Tag Archives: 15th Ave. Coffee & Tea

Buzz: Why the Starbucks “15th Ave” Store Is Doomed to Fail

Source: Peter Merholz of Adaptive Path, Harvard Business School
Date: 2009.07.28

Editor’s note: Peter continues the conversation he started here in his next post, Further Thoughts on Starbucks’ 15 Avenue Experiment)

Late last week, Starbucks opened a new coffeehouse. Considering they have around 15,000 outlets, this might not seem like news. But there’s a wrinkle: the new coffeehouse is called 15th Ave. Coffee & Tea, and is an attempt by SBUX to create a distinct, bespoke, of-the-neighborhood coffeehouse.

Two and a half years ago, Howard Schultz famously distressed over the “commoditization of the Starbucks experience,” and after returning as CEO, committed to transforming it.

But 15th Ave Coffee & Tea is an experiment doomed to failure, because there’s no way a corporate coffee chain can create an authentic neighborhood coffeehouse experience. Your favorite local coffeehouse is the product of someone’s passion, dedication, and probable borderline craziness. 15th Ave is the product of corporate product design and development. Read the introductory copy on the 15th Ave website:

Fresh roasted coffee. Tea picked from the far reaches of the world with care. Artisan baked breads and treats that are sure to delight. A little flair of Italia with some heavenly gelato or affogato. 15th Avenue Coffee and Tea brings these flavors of the world direct to your local neighborhood everyday.

This is so transparently corporate marketing speak. Compare it to the website of my favorite San Francisco coffeehouse,Farley’s, which is amateurish (and I mean that by its Latin root: done for the love) and personal:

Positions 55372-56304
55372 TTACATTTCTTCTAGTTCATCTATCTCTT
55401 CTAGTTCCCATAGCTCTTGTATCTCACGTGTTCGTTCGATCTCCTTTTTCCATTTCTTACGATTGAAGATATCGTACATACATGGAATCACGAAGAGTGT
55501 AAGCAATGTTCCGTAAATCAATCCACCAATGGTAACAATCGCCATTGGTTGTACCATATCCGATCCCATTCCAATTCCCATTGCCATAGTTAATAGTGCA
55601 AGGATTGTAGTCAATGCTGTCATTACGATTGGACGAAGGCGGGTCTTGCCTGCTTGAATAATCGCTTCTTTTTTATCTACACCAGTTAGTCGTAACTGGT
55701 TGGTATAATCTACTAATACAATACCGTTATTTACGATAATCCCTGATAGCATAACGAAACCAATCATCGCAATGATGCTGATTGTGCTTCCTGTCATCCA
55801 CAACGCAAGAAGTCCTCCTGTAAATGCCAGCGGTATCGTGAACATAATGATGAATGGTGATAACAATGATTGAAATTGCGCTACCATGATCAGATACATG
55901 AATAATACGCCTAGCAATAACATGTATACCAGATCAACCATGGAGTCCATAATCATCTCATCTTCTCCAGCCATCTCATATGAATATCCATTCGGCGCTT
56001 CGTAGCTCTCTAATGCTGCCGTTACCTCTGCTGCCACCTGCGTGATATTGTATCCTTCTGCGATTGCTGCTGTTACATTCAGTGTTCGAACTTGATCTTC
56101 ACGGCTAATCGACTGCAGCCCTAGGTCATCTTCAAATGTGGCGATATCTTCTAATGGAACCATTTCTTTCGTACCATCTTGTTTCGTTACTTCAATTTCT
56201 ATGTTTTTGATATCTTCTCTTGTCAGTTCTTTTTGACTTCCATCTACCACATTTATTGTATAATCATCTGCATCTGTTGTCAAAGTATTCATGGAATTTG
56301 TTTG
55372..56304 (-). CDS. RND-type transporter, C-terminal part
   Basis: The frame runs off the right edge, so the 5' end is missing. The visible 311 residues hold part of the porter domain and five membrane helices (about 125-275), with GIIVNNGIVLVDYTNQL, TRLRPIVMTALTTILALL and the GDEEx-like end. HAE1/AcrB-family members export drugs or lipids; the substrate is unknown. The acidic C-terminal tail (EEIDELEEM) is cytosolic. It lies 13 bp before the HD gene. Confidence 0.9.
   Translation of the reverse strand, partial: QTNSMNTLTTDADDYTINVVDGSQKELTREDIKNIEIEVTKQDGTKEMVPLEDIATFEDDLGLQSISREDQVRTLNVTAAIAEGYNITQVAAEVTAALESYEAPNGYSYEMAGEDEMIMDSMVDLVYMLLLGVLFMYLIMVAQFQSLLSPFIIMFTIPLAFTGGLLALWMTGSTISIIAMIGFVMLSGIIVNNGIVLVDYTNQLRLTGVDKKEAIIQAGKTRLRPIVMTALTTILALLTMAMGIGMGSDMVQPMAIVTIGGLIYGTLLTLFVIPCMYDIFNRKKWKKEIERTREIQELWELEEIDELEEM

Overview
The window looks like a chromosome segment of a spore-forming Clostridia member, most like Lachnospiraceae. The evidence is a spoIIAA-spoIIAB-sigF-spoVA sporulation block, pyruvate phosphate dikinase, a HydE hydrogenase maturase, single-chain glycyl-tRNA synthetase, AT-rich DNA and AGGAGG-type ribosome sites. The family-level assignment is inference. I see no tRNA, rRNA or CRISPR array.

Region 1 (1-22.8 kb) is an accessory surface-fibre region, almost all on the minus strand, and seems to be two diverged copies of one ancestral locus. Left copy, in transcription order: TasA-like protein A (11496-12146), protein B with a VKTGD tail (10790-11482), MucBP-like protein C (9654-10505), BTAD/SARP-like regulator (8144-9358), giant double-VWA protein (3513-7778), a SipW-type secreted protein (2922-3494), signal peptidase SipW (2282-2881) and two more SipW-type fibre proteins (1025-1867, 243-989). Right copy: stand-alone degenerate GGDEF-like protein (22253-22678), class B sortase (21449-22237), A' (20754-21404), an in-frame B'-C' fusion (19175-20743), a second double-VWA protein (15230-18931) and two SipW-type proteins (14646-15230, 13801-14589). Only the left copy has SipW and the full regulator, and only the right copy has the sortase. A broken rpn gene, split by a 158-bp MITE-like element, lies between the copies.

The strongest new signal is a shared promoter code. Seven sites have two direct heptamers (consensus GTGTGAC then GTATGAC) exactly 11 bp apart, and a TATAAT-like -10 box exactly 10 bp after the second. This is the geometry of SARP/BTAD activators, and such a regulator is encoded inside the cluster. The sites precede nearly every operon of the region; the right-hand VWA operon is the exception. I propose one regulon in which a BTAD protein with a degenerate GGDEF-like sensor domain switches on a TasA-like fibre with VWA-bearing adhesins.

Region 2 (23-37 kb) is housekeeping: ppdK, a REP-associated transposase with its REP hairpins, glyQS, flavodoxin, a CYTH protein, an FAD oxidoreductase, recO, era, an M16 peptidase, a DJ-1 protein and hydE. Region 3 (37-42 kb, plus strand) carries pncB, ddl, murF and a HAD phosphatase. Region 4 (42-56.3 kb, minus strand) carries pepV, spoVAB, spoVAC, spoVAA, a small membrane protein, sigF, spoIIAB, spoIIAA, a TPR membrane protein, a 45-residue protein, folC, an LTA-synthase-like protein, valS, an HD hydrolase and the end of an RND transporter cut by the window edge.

Roger Farley Hillyard broke his coffee pot back in 1988 and could not find a store to purchase a replacement part. After scouring the city, Farley’s was conceptualized as a coffee and tea store. Through various incarnations, the present day concept of creating a place of community for the community was developed….The character of Farley’s mirrors the uniqueness of the people and allows for a genuine and distinctive experience for everyone.

Faking it is not a good strategy in bed or in retail.

Perhaps my biggest beef with 15th Ave is that it’s fundamentally dishonest. Everyone knows it’s run by Starbucks, but the website and the store do all they can to suggest it’s a true independent (though the high level of interior design suggests a bankroll out of the reach of most entrepreneurs).

So why not just call it “Starbucks”? About a year and a half ago, I posted on Adaptive Path’s blog about how Starbucks could improve its experience, and many of those ideas are being attempted with 15th Ave. Do the folks in corporate feel that the Starbucks brand is so brittle that it couldn’t encompass this experience?

It’s pretty clear that there’s a high degree of consternation about the associations people have with the Starbucks Experience. I find it foolish that they’re trying to re-engage the more sophisticated end of the coffeehouse market through this new, out-of-whole-cloth creation. What Starbucks needs is a series of “experience interventions” within their existing store framework.

Instead of expending efforts creating whole new experiences, prototype and iterate improvements on the existing experience. Keep fiddling until you’ve found something that hits your sweet spot, that lucrative space above Dunkin Donuts and McDonald’s, and below the quirky and sophisticated local roaster.

When I first heard about 15th Ave, I wanted to like it. I find plenty to admire about Starbucks — when I lived in Manhattan in the mid-90s, they did more to improve the quality of that city’s erstwhile swill than any other single factor. And I think it’s great when companies pilot new concepts, particularly those that are driven by improving experiences. But the clumsy cloak-and-dagger of how this “independent” store’s status was handled leaves such a foul taste that I can only assume it will go the way of Circadia, Starbucks’ failed, late-90s attempt at a similarly funky neighborhood coffeehouse that sold booze.

Howard, stop fiddling with these distractions. Focus on improving the core.

(For those further interested in retail experience design, Adaptive Path recently published a detailed case study of work we did with Mission Bicycles, a boutique fixed-gear bicycle retailer in San Francisco.)

Buzz: Nicholas Cho on Starbucks New Strategy

July 26, 2009: Washington Post

Your Local Coffee Shop,
Courtesy of Starbucks?